agreed to allow the United States to use bases in its territory
in a crisis. The doors to U.S. influence were opening wider.
TWO TRACKS TO TEHERAN
U.S. policy with respect to Iran was more complicated, because
it followed two tracks at once. On the one hand, U.S. officials
saw "a great potential" for a covert program to undermine
the government in Teheran; on the other hand, Washington tried to
build ties to that same government.
U.S. actions in pursuit of the first track showed quite clearly
that Washington's opposition to the Khomeini regime had nothing
to do with its lack of democracy, for the groups that the U.S. backed
against Khomeini were often supporters of the previous dictator,
Starting in 1982 the CIA provided $100,000 a month to a group in
Paris called the Front for the Liberation of Iran, headed by Ali
Amini, who had presided over the reversion of Iranian oil to foreign
control after the CIA-backed coup in 1953.<59> The U.S. also
provided support to two Iranian paramilitary groups based in Turkey,
one of them headed by General Bahram Aryana, the Shah's army chief,
who had close ties to Shahpur Bakhtiar, the Shah's last prime minister.
In 1980, under the Carter administration, the United States began
clandestine radio broadcasts into Iran from Egypt, at a cost of
some $20-30,000 per month. The broadcasts called for Khomeini's
overthrow and urged support for Bakhtiar. Other broadcasts contained
anti-Soviet material. In 1986, the CIA pirated Iran's national television
network frequency to transmit an eleven minute address by the Shah's
son over Iranian TV. "I will return," Reza Pahlavi vowed.
Simultaneous with these activities, the U.S. pursued its second
track: trying to establish ties with the Iranian mullahs based on
the interest they shared with Washington in combating the left.
The U.S. purpose, Reagan announced in November 1986, after the Iran-Contra
scandal blew open, was "to find an avenue to get Iran back
where it once was and that is in the family of democratic nations"
-- a good trick, as Mansour Farhang has commented, since pre-1979
Iran was hardly democratic.
According to the Tower Commission, "In 1983, the United States
helped bring to the attention of Teheran the threat inherent in
the extensive infiltration of the government by the communist Tudeh
Party and Soviet or pro-Soviet cadres in the country. Using this
information, the Khomeini government took measures, including mass
executions, that virtually eliminated the pro-Soviet infrastructure
in Iran." These massacres elicited the expected level of concern
from U.S. officials. "The leftists there seem to be getting
their heads cut off," remarked an undersecretary of state from
the Carter administration. The U.S. also passed to the Iranians
"real and deceptive intelligence" about the Soviet threat
on Iran's borders.
Reagan administration officials claimed that their efforts in Iran
were designed to build ties to moderates. In fact, however, they
were aware that they were dealing with the clerical fanatics. Oliver
North told Robert McFarlane and John Poindexter in December 1985
that the anti-tank weapons the U.S. was secretly providing to Iran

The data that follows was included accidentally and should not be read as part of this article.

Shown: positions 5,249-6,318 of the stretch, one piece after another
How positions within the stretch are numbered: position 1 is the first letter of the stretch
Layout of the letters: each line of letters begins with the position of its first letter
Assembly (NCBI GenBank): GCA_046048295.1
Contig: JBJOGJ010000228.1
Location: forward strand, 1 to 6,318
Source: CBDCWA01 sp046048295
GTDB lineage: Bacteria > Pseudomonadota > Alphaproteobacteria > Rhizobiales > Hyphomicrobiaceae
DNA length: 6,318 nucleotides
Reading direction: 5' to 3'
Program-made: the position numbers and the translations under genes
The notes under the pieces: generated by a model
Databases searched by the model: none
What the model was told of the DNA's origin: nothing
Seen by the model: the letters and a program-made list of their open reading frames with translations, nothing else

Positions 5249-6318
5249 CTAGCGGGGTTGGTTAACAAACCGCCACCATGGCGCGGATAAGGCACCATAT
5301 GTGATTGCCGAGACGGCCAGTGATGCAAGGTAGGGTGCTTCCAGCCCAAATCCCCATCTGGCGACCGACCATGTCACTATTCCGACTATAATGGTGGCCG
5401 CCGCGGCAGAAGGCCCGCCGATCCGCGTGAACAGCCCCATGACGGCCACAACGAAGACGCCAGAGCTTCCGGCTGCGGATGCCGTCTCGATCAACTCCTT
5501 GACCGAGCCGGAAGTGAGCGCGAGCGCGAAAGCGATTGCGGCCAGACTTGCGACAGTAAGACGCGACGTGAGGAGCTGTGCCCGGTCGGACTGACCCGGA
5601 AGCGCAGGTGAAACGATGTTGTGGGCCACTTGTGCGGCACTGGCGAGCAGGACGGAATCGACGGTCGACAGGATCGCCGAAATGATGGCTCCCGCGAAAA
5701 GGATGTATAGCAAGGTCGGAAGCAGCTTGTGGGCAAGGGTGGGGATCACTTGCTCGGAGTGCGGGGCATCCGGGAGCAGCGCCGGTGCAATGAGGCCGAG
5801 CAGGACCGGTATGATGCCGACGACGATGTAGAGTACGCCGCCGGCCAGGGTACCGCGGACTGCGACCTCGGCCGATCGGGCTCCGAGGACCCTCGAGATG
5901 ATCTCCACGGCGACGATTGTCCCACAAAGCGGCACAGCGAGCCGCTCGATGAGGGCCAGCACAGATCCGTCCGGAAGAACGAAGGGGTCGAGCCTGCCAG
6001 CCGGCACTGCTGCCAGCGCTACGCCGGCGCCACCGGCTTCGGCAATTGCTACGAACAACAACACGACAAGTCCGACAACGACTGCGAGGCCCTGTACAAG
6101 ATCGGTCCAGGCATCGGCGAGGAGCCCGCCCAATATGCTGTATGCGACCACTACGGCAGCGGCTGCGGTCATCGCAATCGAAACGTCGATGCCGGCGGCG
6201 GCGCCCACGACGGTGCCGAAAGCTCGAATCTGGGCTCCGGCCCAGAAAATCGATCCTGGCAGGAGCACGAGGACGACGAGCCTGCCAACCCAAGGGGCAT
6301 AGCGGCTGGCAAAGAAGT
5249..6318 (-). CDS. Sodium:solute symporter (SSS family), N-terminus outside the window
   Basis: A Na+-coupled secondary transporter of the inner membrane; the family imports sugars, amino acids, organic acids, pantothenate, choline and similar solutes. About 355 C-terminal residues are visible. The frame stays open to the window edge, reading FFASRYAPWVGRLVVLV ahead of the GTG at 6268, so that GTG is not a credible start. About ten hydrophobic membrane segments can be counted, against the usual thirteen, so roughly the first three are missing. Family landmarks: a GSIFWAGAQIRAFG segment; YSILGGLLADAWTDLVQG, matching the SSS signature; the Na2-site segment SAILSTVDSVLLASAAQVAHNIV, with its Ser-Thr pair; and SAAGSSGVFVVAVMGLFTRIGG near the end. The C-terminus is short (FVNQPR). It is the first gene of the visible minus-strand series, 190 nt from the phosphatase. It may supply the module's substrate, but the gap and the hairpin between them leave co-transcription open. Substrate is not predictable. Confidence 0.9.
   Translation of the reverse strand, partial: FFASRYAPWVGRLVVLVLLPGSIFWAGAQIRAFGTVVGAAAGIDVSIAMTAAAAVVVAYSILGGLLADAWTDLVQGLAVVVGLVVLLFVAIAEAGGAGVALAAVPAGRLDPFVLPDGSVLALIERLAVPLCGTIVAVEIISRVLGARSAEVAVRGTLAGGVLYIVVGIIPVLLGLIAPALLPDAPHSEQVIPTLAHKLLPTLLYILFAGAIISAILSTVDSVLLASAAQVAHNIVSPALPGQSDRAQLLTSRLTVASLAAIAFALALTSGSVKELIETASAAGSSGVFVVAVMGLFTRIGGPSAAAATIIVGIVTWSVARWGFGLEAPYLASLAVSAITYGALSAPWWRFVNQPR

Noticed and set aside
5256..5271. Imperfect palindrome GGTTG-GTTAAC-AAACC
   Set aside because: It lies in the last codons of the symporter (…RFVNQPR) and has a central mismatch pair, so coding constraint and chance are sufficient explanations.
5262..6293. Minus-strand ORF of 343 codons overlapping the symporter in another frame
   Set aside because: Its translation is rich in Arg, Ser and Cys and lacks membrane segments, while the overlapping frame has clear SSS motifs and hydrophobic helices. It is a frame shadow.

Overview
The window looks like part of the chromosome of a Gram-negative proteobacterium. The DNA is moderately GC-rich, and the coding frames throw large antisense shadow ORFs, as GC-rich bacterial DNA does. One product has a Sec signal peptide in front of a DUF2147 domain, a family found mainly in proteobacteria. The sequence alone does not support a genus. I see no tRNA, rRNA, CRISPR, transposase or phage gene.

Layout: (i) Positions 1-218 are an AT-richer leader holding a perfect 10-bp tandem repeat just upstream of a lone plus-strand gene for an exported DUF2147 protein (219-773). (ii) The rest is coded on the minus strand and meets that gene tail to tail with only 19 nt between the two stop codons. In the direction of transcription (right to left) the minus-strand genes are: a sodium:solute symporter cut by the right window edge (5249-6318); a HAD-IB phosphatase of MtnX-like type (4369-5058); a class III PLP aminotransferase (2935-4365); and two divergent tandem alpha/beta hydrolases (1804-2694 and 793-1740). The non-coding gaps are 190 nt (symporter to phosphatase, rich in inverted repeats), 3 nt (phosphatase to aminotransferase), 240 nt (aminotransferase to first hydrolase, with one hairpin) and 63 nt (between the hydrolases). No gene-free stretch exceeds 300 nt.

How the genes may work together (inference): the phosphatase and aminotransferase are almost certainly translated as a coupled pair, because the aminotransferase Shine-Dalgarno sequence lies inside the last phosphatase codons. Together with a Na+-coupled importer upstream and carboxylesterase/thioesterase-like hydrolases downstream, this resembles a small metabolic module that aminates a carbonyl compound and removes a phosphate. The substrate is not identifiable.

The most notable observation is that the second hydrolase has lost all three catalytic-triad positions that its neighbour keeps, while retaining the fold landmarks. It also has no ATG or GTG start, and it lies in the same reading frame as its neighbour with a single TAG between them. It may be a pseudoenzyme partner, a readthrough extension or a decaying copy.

would probably go to the Revolutionary Guards, the shock troops
of the mullahs. In August 1986, the special assistant to the Israeli
prime minister briefed George "Out-of-the-Loop" Bush,
telling him, "we are dealing with the most radical elements....This
is good because we've learned that they can deliver and the moderates
The idea of building a strategic connection to Iran had wide support
in the U.S. government, though the policy of using arms transfers
to achieve it did not. The Tower Commission, for example, stated
that while it disagrees with the arms transfers, "a strategic
opening to Iran may have been in the national interest." And
it should be made clear that a strategic opening does not simply
mean beginning a dialogue with or acting civilly toward an former
adversary; rather, it was part of a policy to prevent any comparable
access for the Soviet Union. Thus, a CIA position paper in 1985
noted that whichever superpower got to Iran first would be "in
a strong position to work towards the exclusion of the other."
Another CIA official wanted to achieve "a securing of Iran"
so that it would again "have a relationship with the U.S."
and be "denied to the Soviets." And McFarlane cabled to
Poindexter after a secret meeting in Teheran in May 1986: "we
are on the way to something that can become a truly strategic gain
for us at the expense of the Soviets."
ARMS TO THE AYATOLLAH
The main tool by which U.S. policy makers sought to secure their
position in Iran in 1985 and 1986 was secretly providing arms and
intelligence information. As a proclaimed neutral in the Iran-Iraq
war, the United States was not supposed to supply weapons to either
side. Nevertheless, U.S. allies kept the combatants well-stocked.
Israel transferred vast quantities of U.S.-origin weapons to Iran;
to what extent U.S. permission for these shipments was obtained
(as required by U.S. law) is not known, but surely the U.S. had
enough leverage to prevent the transfers if it had wanted to.
In 1984, because of Iranian battlefield victories and the growing
U.S.-Iraqi ties, Washington launched "Operation Staunch,"
an effort to dry up Iran's sources of arms by pressuring U.S. allies
to stop supplying Teheran. U.S. secret arms sales to Iran in 1985
and 1986 thus not only violated U.S. neutrality, but undercut as
well what the U.S. was trying to get everyone else to do. The cynical
would note that Operation Staunch made the U.S. arms transfers to
Iran that much more valuable.
When this arms dealing became known, the Reagan administration
was faced with a major scandal on several counts. Proceeds from
the arms sales had been diverted to the Nicaraguan contras in violation